Opinion: The web they weave

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One of the few benefits of the frosty temperatures of Indiana’s mid-winter must be the recess in the activities performed by common household pests. It seems that spiders, field mice and all other sorts of summer vermin tuck themselves in for the winter and leave us all alone! Surely, a few hearty souls still spin webs that appear only when we are entertaining the nosy neighbor or cranky in-law (even clean houses have cobwebs!). As a boy reading E.B. White’s classic, “Charlotte’s Web,” I would scan for special messages the cobwebs that always seemed to accumulate as the cool autumn days arrived. Alas, no words ever appeared. 

Then as I matriculated to middle school, my interest in spiders became far more mechanical. The science teacher taught us about the arachnids’ incredible strength and dexterity. Many of us thought we knew it all from Marvel comics. But Peter Parker, even in his darkest days as Spiderman, lacked the intriguing way that most of these creatures feed. The web is not a home; in fact, it is more of an elaborate and well-planned tool used to collect dinner! I came to admire these creatures, in spite of their somewhat disturbing appearance.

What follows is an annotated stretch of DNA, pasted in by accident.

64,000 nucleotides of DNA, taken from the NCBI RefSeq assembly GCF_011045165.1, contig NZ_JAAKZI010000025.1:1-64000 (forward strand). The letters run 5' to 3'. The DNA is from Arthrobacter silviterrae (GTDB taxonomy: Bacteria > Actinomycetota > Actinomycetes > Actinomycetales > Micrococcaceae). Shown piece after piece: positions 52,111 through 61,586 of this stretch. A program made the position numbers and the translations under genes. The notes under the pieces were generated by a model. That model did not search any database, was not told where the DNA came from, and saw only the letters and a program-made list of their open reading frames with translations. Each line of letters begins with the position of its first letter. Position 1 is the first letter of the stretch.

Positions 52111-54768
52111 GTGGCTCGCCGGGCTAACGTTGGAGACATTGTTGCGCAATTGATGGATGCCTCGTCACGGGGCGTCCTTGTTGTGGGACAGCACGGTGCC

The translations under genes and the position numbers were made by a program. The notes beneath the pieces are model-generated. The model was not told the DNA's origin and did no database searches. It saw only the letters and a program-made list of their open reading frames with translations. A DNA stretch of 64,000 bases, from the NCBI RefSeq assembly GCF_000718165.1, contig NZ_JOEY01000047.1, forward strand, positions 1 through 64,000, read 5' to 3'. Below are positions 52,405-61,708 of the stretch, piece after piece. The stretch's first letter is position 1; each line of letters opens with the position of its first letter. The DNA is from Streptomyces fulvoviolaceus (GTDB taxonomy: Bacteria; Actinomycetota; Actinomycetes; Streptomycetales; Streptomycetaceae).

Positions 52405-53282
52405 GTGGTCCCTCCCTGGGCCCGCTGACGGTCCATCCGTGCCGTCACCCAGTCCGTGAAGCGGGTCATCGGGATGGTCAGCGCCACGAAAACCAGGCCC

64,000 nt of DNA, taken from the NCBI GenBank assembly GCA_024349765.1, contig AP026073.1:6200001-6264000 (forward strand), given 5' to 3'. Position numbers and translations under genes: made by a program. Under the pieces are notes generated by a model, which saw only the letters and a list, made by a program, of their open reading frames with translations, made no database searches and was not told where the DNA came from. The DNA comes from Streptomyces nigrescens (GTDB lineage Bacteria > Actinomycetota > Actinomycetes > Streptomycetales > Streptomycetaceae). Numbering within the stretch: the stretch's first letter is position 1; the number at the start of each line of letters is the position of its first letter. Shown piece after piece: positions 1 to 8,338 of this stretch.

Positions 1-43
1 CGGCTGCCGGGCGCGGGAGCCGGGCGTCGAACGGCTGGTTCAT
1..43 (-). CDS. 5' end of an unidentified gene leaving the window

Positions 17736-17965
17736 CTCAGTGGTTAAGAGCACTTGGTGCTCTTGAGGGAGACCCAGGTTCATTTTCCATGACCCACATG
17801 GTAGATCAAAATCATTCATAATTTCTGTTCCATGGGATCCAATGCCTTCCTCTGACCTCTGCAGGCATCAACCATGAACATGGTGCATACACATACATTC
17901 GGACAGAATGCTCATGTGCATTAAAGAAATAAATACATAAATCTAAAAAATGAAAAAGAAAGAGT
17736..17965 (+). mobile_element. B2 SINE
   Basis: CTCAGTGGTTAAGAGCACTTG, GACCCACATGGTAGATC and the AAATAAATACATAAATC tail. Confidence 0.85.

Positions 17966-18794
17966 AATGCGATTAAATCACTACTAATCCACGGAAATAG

Even today when I walk into a spider’s web, I thank God that I’m big enough to break free and that I am not about to be sucked dry by the proprietor of the silken prison. When I’m in a tough situation, I think of the lowly web. Am I really trapped or can I simply walk through the problem and brush it off? And what does the spider think when we enter his domain? Does he imagine that he’s set for life, or does he agonize over the amount of thread required to wrap a 200-pound dinner?


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